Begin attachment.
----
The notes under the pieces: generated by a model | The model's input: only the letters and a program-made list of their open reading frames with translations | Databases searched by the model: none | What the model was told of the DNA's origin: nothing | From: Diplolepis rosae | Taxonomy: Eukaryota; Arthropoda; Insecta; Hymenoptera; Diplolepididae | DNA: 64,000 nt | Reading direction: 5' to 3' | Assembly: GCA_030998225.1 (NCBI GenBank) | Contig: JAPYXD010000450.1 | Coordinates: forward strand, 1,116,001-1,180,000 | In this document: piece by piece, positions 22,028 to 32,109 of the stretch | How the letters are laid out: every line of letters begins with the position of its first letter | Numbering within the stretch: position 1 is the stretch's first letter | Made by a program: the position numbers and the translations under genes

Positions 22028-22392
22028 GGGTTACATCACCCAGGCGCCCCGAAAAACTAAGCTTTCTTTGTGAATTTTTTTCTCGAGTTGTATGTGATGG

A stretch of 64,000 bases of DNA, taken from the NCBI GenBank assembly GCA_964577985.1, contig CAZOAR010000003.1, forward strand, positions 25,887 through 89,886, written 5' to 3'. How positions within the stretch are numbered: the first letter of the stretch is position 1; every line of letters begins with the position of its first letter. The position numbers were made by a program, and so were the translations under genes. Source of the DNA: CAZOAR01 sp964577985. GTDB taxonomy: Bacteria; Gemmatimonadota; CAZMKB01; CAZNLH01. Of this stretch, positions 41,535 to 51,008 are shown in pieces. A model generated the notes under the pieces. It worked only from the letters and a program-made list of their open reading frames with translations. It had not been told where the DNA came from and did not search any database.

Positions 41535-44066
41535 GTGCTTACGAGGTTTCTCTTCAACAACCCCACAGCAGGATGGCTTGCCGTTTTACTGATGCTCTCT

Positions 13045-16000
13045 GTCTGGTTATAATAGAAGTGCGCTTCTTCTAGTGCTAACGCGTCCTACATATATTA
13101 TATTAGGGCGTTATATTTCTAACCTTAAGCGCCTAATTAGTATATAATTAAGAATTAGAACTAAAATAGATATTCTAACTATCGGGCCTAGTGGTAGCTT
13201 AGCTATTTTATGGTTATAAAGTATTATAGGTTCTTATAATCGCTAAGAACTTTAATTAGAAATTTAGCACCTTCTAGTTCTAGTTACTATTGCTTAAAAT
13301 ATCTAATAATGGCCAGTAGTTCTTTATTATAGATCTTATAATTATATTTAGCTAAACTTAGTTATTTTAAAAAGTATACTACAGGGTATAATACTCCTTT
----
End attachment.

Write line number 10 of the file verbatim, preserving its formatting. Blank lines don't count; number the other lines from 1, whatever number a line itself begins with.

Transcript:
13201 AGCTATTTTATGGTTATAAAGTATTATAGGTTCTTATAATCGCTAAGAACTTTAATTAGAAATTTAGCACCTTCTAGTTCTAGTTACTATTGCTTAAAAT